How mobile phone companies can step up in this battle
To fight coronavirus, we need to know where the high-risk cases are. And we need to know whom they are transferring the disease to.
People with symptoms have developed shortness of breath or have high fevers and coughs. However, according to the Centre for Disease Control and Prevention in the US, about 25% of the people carrying the virus do not present any symptoms but still transmit the disease to others.
How do we find the people with and without symptoms in a country of more than 160 million people? Certainly, the classic needle in a haystack problem.
We can test a large sample of our large population. Not possible. We don’t have the money, the huge number of test kits, and, more importantly, we don’t have the time.
We can check our 35 million households for persons with symptoms. Not possible. With the entire country in a virtual lockdown to ensure social distancing critical to slowing down the transmission of this highly contagious disease, just like almost every other country in the world, we cannot send groups of people to every household.
How can we help the Institute of Epidemiology, Disease Control and Research (IEDCR) and Directorate General of Health Services (DGHS)?
Should we just sit idle and have coronavirus wreak havoc across the country? What other options are there to reach hundreds of millions of people in a matter of days?
Who has access to most households in the country to collect data? And that also, remotely, without any person showing up at doorsteps.
Our mobile phone companies.
Can they help us reach as many households as possible to collect data from people with coronavirus symptoms and also from people who have recently been in contact with people with the symptoms?
This is the question that prompted our government to form a consortium with all four mobile companies -- Grameen Phone, Robi, Banglalink, and Teletalk -- with facilitation by the a2i Program of the ICT Division and Cabinet Division with technical support from the National Telecommunications Monitoring Centre (NTMC).
The national information hotline 333 was repurposed to take in calls from people around the country. There is a simple triage system which automatically asks for symptoms (shortness of breath, fever, cough) of the caller and information on whether the caller has been in contact with anybody with such symptoms or anybody who has returned from abroad in the last 14 days. The Shashthya Batayon 16263 of DGHS was fit with the same IVR.
To reach out to even more people, all four telcos have launched a USSD-based system *3332# with five simple questions which capture the symptom information and the dialer’s age. Anybody above 60 years of age is considered high risk.
In a matter of days, over a million pieces of information poured in. Every day, more and more information is coming in from all corners of the country.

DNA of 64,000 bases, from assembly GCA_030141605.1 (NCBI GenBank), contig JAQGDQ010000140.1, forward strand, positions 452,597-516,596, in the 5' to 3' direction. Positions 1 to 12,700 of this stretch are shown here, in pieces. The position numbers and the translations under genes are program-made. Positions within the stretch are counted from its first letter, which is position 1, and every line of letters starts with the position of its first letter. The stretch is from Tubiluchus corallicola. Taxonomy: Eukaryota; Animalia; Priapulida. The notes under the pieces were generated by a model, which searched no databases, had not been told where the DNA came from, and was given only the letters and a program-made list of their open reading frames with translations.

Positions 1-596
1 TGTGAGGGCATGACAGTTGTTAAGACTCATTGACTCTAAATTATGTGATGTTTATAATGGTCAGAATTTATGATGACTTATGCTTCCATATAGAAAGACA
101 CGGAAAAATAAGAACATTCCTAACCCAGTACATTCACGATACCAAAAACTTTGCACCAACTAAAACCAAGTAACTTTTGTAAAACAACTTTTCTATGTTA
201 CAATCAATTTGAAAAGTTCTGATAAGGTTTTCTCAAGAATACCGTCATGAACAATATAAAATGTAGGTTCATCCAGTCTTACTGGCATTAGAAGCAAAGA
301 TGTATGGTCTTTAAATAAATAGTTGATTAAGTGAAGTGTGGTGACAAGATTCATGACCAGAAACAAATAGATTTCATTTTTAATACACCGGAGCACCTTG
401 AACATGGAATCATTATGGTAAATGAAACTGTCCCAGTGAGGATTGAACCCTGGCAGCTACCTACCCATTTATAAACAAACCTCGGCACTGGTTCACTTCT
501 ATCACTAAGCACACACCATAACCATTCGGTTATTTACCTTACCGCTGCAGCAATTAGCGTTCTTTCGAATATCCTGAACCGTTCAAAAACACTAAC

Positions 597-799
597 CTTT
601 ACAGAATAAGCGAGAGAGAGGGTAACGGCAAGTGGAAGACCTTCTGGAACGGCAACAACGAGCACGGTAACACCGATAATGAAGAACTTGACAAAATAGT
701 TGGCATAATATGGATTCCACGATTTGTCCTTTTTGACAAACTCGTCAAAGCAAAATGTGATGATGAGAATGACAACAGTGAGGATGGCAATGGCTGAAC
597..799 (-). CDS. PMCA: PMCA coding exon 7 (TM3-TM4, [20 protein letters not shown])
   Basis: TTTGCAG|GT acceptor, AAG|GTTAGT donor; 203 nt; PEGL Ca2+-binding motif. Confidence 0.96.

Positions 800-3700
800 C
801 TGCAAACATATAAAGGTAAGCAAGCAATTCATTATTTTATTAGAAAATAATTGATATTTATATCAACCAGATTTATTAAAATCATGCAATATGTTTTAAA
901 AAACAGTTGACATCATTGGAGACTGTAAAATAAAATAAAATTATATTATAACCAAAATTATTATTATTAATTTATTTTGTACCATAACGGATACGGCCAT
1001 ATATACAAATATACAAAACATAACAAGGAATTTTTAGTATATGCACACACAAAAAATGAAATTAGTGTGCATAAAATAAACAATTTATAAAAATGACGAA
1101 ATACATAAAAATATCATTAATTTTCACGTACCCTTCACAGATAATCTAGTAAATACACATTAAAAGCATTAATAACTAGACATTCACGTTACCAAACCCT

In the time of social distancing, we are reaching out to millions of households and getting data critical to finding the virus. Very fast, very cheap, and very efficient.
The data scientists in the four telcos, a2i, and NTMC are now working to analyze this data to locate high-risk cases who need immediate care and the possible hot zones that are forming through transmission from carriers. This will better enable the IEDCR, DGHS, and the entire health care system in the country to equip health care personnel in prioritized locations, send authorized sample collectors to households and ramp up appropriate healthcare facilities such as ventilators, ICUs, isolation units, and specialized ambulances near the hot zones.
The administration enforcing quarantines will also be greatly benefitted through this analysis.
This is the power of crowdsourcing, big data analysis, and artificial intelligence. Combined with human intelligence which is plentiful in Bangladesh.
One callous and insensitive behaviour by the callers of 333 and 16263 and the dialers of *3332# is being observed. Many calls are coming in with spurious and frivolous information which introduces “noise” in the data, increases the load of doctors who are investigating these cases and delays critical intervention to save lives and contain disease transmission.
So, we urge the readers and our media to alert frivolous callers to be more sensitive to the national crisis and not be a roadblock to good action. Their frivolity, as much as they do not know it, may cost lives.
In a recent press conference, the question of sensitivity of this vast amount of data and privacy protection of the people providing the data were discussed. It is ensured that only anonymized data is being used, analysis is being done in a secure environment, and high-risk cases and hot zone information is restricted to authorized personnel responsible for taking proper and timely action to contain the spread of the disease and treat the patients.
This is a demonstration of how Digital Bangladesh is coming to the aid of the nation at a time of critical need. In the UN e-Governance ranking, Bangladesh has progressed from the rank of 150 to 115 between 2012 and 2018. An impressive leap when every country in the world is accelerating their efforts towards digitization. What this 35-rank jump means is that Bangladesh is accelerating faster compared to many nations. In fact, it ranked number 1 among the LDCs in 2018.
However, what is more remarkable is that, in terms of delivering public services through ICT, Bangladesh is now being compared to nations such as the UK, Denmark, Estonia, the US, and Singapore which have worked over decades to make their public service delivery more and more digitized.
Bangladesh is leapfrogging and is catching up.
Anir Chowdhury is a US techpreneur turned Bangladeshi govpreneur serving as the Policy Advisor of a2i in the ICT Division and Cabinet Division supported by UNDP.